Pietro Maximoff is a character that has always felt like a bit of an also-ran when it comes to both being a speedster in comics and a hero in the Marvel universe. Quicksilver: No Surrender seems to want to fix that, but the series is off to a slow start.
The book comes from writer Saladin Ahmed, artist Eric Nguyen, and colorist Rico Renzi, and it spins out of the Avengers: No Surrender story, which saw Quicksilver help save the Earth only to vanish and be presumed dead thereafter. Quicksilver: No Surrender #1 reveals that Quicksilver may be suffering a fate worse than death. Destroying the orb used to keep some of the Avengers in stasis made Quicksilver become unstuck in time. Now he's trapped in a state of limbo where he's free to run about as he pleases, but everyone else is frozen like cardboard cutouts in the background.
Ahmed narrates the story from Quicksilver's perspective, offering a glimpse into Pietro's psyche. The speedster is self-important and petty, and a bit morose, but he's self-aware as well. Ahmed also spends time having Quicksilver explain how he is "the fastest man in the world" and establish how that is different than simply moving quickly the way some other powerful beings in the Marvel Universe.
This establishes Quicksilver's capabilities and his disposition, but then the narrative begins to pump the breaks. Pietro spends most of the issue trying to keep himself entertained in his current situation. It's amusing to watch Pietro play some harmless pranks on his peers while he's detached from their state of reality, but things don't really pick up until the apparent threat of the series arrives. This would be fine, except that we get merely the barest hint of what this threat actually is, and so the issue ends without really explaining what the series is about. A lot of time is spent establishing the story's background and setting, but little in the way of a hook.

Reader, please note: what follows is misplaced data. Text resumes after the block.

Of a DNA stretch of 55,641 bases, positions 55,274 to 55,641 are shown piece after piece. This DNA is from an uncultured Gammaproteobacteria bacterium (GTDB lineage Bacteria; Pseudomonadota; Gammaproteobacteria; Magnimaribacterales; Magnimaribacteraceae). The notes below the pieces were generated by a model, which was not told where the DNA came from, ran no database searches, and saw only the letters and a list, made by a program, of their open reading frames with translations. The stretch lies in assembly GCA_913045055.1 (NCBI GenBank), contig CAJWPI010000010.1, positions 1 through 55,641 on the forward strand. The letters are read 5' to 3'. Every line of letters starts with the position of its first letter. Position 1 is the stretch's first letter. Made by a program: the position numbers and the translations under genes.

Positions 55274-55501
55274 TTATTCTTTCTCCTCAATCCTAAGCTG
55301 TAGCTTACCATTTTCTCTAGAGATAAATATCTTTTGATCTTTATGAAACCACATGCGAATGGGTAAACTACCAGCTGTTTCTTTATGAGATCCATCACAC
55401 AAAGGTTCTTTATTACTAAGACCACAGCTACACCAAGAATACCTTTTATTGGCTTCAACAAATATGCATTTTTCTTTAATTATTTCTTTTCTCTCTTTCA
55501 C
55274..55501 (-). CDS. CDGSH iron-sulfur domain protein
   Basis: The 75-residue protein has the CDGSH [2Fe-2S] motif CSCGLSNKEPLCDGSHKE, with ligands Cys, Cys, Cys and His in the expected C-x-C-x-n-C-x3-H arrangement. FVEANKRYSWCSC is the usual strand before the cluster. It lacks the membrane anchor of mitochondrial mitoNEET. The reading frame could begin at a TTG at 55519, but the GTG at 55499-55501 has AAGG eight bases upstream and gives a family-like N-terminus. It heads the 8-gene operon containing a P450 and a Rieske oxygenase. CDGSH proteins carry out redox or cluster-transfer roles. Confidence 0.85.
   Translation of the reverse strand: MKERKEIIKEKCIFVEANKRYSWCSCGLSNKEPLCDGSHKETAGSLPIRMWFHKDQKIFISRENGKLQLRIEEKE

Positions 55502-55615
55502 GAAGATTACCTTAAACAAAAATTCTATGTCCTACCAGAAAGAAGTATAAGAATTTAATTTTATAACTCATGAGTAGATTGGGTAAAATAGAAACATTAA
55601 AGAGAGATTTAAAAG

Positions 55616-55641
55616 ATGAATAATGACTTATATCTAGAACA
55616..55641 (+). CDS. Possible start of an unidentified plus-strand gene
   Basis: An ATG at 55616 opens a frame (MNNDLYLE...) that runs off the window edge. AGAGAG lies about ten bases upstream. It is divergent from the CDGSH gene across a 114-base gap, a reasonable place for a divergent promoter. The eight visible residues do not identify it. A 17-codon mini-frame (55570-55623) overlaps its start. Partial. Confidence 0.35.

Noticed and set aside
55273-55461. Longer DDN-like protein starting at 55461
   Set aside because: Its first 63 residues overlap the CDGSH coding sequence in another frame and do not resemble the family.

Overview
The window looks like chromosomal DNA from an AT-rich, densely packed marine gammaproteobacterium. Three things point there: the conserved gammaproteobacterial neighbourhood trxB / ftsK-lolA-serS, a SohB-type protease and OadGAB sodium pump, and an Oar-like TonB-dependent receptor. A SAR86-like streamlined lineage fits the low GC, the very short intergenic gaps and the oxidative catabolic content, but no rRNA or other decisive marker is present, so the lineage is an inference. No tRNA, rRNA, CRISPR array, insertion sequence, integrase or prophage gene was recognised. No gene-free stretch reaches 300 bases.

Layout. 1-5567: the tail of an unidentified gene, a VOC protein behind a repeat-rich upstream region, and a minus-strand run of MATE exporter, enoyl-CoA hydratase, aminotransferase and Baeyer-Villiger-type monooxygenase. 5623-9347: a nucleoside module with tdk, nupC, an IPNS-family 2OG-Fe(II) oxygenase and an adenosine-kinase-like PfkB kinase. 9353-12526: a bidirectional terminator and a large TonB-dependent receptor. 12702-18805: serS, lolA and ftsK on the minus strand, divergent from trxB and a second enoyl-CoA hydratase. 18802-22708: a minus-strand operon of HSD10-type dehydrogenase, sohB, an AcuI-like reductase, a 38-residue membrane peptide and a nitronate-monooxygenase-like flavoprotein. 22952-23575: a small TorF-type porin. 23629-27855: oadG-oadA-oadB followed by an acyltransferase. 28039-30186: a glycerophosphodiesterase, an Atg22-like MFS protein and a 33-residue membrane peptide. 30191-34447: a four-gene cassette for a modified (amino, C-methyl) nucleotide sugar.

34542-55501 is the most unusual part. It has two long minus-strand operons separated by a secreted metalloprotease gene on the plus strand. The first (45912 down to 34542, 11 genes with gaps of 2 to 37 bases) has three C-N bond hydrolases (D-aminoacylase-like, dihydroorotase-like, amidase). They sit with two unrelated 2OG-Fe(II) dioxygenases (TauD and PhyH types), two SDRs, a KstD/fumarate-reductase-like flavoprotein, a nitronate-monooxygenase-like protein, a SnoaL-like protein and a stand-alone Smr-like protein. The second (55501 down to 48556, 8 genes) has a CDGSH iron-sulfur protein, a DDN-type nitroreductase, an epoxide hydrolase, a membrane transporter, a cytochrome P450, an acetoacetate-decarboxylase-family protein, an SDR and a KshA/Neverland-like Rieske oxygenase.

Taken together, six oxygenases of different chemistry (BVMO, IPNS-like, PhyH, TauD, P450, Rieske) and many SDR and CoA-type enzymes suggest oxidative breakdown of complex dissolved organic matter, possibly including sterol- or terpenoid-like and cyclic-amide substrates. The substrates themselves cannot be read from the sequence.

While this makes the issue somewhat frustrating, it's worth noting that much of Ahmed's other work -- like the fabulous Black Bolt with Christian Ward and the exciting relaunch of Exiles with Javier Rodriguez -- also started with opening chapters that were heavy on word count and setup, but found better balance as they went and Ahmed had provided the necessary background for the story he was seeking to tell. Quicksilver: No Surrender could easily follow suit and ultimately serve as a more successful first chapter of a larger story than an episode in and of itself.
While Ahmed seems primarily concerned with laying down tracks here, Nguyen's art is nothing but momentum. Thin lines and heavy inks on Quicksilver's runner's frame create the sense that he is a character perpetually in motion even when little is actually happening in a panel. When the action does strike, Nguyen poses Quicksilver to maximize the sense of velocity and impact. He also has some interesting layouts that guide the eye like a runner rounding a curve rather than on a pivot, giving the artwork its own sense of momentum.
Renzi sets a subtle tone for the story, creating a rough paper-like background for Pietro to play against while he's trapped between moments. Pietro's opponent in this shines brightly against the background, and the end of the issue suggests that Renzie will have ample opportunity to play with this as the series continues.
Quicksilver: No Surrender #1 isn't the most exciting start, but the creative team has created a mystery and setting that are both curious enough to want to learn more about. It may not have come out of the gate at full-speed, but Quicksilver: No Surrender seems likely to pick up momentum as it goes.
Published by Marvel Comics
On May 16, 2018
Written by Saladin Ahmed
Art by Eric Nguyen
Colors by Rico Renzi
Letters by VC's Clayton Cowles